Shaken, not stirred

Just watched Mythbusters on the debate over whether there’s a difference between a Martini made the James Bond way (shaken) versus The Other Way (stirred).

Turns out, according to the onscreen Martini expert(s), there is a significant difference. The “shaken” is more dilute than the “stirred” due to the ice in the cocktail shaker which melts a little during the crafting of the beverage and finds its way into the drinkie. The resulting “shaken” Martini is slightly less intoxicating than the “stirred” variety.

Using sobriety as a tool of espionage? How very British.

N.B. Thanks to T for the wit.

Published in: on July 13, 2012 at 12:00 am  Comments (2)  
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  1. Of course they are correct, but that’s not the reason. When Ian Fleming was writing, vodka was potato based and therefore oily. Shaking dispersed the oil and improved the taste. Nowadayas vodka is grain based and therefore all you are doing is diluting it.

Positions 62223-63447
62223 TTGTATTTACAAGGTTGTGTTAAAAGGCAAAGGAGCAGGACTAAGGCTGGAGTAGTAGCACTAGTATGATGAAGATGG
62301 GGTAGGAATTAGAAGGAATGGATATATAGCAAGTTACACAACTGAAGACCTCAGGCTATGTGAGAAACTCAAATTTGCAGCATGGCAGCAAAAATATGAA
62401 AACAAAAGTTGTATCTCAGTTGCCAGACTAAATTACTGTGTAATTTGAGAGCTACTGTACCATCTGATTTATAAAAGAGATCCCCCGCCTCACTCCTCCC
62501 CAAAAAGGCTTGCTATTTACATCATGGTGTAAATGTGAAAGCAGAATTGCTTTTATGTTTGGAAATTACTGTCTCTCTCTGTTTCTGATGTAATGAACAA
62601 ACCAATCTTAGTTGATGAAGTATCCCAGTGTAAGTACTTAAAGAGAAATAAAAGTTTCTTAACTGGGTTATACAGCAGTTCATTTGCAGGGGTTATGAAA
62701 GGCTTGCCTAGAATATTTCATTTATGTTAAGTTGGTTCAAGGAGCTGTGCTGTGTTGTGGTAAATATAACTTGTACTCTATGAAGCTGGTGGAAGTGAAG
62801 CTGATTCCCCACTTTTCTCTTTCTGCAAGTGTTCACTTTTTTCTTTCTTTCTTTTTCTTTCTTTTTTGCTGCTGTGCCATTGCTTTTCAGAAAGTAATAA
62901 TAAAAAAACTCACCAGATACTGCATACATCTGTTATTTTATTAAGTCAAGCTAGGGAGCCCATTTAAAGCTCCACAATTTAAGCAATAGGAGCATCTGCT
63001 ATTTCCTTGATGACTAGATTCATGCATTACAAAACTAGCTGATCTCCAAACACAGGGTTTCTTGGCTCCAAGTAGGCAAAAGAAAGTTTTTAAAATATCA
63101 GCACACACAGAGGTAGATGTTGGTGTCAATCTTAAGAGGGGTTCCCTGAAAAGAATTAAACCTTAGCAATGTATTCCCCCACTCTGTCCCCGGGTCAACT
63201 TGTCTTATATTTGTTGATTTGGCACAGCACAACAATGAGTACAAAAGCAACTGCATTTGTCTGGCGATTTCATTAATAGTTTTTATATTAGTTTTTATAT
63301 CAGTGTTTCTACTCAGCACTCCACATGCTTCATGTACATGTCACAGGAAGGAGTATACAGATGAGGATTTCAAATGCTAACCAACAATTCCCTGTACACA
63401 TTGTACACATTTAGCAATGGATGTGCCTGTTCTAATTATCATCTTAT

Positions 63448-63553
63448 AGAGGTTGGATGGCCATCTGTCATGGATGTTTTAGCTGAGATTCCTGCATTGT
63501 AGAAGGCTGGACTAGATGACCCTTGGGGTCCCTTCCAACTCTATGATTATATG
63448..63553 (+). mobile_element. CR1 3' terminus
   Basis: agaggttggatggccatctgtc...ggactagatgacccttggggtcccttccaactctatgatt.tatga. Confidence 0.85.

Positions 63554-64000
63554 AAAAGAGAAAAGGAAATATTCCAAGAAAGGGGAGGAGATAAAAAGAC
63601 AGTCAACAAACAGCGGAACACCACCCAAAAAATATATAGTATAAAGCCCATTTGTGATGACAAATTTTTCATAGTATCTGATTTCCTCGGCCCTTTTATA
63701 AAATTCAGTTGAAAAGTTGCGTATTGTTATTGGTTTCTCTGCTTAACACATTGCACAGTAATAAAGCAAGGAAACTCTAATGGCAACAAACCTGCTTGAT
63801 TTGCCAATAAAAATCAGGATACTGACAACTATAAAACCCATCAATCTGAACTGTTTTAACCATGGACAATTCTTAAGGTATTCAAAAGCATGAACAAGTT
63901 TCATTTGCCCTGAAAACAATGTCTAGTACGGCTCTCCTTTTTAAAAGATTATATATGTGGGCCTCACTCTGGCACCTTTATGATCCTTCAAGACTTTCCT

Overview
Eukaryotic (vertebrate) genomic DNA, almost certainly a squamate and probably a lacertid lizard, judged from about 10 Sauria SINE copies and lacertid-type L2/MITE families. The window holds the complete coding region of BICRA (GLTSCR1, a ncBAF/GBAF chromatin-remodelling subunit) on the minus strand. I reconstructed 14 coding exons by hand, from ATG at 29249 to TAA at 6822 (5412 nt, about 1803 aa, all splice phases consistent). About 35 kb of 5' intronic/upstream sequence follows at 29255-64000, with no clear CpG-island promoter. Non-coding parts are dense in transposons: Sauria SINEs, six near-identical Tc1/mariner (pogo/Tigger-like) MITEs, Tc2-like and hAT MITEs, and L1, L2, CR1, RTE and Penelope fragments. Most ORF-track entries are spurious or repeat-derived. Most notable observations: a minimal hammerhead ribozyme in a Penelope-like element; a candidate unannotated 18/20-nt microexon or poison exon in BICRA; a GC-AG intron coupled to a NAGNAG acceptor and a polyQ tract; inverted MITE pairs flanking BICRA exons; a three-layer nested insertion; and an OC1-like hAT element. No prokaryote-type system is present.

I remembered all this rather vaguely from somewhere and good old Wikipedia has it: search for “shaken not stirred”.

    Lesson: all writing is a product of its time.

    • Show-off. 🙂 Does the world have enough Dom Perignon ’38 left for Bond to be able to afford it on his wages?
      I wonder how many other branded (or generic) goods have stayed the same since they first appeared in print (or otherwise). Good old carbolic soap, for example. It’s so cheap I can’t imagine anyone trying to make it differently from the original. Still vile, however!

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